May 18, 2020
from LexBlog – May 18, 2020
Despite the changes and uncertainty rippling across the entire venture-backed startup ecosystem, the digital health sector saw its best first quarter since analysts began tracking its performance more than a decade ago, logging $3.1 billion across 107 deals, according to Rock Health. StartUp Health put the figure even higher, reporting $4.5 billion raised in health innovation funding.
But these record-breaking numbers are not expected to hold up for the rest of 2020, researchers said. Supply chain disruptions, market upheaval, hiring slowdowns and reduced growth projections are roiling the healthcare sector, and 67% of digital health investors surveyed by Rock Health say startups will likely have a tougher-than-usual time raising capital this year.
A strong start followed quickly by a pullback aligns with larger trends from the wider startup ecosystem, where investors in January backed a record 126 privately held companies headquartered in the Silicon Valley before cooling down to 60 in February and 44 in March, according to Fenwick’s Silicon Valley Venture Capital Flash Report on investment activity in the first quarter of this year.
But even with all of the economic uncertainties the pandemic has brought, digital health—which saw $8.2 billion in investment in 2018 and $7.4 billion last year—is expected to remain strong as the country’s healthcare needs change and as patient-consumers become ever more comfortable engaging with digital health technologies going forward.
Average deal sizes for digital health startups spiked in Q1 at $29 million—which compares to $19.5 million in 2019 and $21.5 million in 2018—Rock Health said. In normal times, this would indicate an open IPO window and lively M&A dealflow ahead. But these exits could be more elusive in 2020 as a global recession takes hold.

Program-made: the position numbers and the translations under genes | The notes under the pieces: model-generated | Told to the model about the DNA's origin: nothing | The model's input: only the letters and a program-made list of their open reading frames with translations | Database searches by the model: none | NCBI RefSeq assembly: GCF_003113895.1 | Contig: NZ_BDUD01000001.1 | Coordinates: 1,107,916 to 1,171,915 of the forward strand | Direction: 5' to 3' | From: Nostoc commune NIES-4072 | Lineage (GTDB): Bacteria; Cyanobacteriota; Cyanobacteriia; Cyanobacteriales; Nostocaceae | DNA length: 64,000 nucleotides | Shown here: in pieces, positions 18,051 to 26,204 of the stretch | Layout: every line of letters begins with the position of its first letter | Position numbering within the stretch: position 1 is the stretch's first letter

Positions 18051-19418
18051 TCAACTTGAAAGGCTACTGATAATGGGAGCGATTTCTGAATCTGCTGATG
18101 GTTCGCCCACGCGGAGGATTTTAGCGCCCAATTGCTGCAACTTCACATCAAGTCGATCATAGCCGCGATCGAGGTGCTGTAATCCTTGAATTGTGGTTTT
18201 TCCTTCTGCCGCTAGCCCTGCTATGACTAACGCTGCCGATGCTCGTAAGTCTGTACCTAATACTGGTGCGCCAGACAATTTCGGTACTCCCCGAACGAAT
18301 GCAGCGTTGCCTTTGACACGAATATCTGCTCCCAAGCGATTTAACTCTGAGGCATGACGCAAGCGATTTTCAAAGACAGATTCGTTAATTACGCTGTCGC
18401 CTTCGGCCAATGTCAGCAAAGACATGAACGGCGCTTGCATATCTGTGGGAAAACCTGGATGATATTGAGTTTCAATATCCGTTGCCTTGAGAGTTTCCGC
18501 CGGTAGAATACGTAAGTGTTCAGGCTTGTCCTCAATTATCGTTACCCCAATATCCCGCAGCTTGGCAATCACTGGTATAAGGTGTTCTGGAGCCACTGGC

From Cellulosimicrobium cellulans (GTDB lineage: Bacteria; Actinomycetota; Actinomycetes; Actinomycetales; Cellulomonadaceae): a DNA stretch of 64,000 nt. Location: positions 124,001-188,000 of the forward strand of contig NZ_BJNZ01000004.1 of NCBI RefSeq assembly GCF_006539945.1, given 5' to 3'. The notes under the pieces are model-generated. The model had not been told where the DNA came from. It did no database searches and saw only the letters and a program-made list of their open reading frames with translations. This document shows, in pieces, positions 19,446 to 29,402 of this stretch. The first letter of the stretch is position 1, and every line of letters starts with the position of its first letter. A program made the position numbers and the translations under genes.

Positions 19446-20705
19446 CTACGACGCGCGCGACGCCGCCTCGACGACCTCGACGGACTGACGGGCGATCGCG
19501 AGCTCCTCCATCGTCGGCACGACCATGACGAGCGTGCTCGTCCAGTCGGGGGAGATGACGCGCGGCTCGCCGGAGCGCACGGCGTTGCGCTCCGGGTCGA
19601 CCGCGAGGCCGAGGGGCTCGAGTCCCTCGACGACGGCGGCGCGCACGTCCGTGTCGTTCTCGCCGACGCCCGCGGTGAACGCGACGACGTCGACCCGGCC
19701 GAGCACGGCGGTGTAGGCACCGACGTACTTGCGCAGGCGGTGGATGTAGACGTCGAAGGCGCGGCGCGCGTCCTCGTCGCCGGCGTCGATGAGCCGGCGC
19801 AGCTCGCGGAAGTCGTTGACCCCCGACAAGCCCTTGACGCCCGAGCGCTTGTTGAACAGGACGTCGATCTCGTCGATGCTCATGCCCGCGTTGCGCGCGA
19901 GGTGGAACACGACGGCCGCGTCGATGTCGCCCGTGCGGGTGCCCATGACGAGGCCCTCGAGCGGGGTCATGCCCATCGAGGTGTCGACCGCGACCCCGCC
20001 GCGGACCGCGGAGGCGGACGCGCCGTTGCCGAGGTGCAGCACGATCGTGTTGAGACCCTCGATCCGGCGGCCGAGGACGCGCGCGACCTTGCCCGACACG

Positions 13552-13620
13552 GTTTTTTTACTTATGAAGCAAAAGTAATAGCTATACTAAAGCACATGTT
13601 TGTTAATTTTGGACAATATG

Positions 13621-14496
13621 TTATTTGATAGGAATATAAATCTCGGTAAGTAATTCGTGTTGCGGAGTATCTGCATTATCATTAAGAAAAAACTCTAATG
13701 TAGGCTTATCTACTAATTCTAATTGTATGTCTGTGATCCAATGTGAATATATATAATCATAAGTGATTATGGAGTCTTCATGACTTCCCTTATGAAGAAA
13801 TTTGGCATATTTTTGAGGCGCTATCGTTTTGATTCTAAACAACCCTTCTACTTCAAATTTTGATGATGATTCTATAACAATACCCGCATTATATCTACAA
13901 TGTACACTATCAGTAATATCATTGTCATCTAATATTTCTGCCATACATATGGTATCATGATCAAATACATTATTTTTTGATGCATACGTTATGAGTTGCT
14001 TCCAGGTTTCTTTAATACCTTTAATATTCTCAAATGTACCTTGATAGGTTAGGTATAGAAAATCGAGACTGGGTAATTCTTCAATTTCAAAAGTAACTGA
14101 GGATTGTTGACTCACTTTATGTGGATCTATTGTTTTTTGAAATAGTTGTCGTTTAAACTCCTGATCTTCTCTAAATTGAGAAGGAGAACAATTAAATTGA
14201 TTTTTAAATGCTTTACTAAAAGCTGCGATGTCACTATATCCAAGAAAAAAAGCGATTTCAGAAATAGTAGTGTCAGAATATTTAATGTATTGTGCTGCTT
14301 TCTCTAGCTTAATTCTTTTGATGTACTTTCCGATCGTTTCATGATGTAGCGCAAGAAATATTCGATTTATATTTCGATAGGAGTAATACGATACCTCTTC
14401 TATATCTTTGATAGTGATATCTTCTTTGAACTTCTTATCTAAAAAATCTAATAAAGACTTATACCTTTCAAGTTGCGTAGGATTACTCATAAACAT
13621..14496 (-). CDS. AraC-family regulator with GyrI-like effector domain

Top Venture Deals of Q1 2020
The largest digital health financings in the first quarter of 2020 include the following:
M&A and IPO
According to PitchBook data, the first quarter of 2020 saw little in terms of exits for venture-backed digital health startups, with the two transactions noted below representing the quarter’s main deals.
The pandemic has brought massive changes to the American business landscape, and 11 out of 12 healthcare investors surveyed by Rock Health say they believe the IPO window has already shut for this year.
But there will still be significant opportunites in the year ahead for digital health companies as healthcare providers look for new tools to combat the virus and patients flock to telehealth and other digital innovations that can help them access care.
We will be watching closely to see what the rest of 2020 has in store. To help our readers stay abreast of the many changes happening so quickly in the VC and startup space—and the broader business environment—we’ll continue to publish regular updates on this blog. Also follow me on Twitter for additional news and insights.
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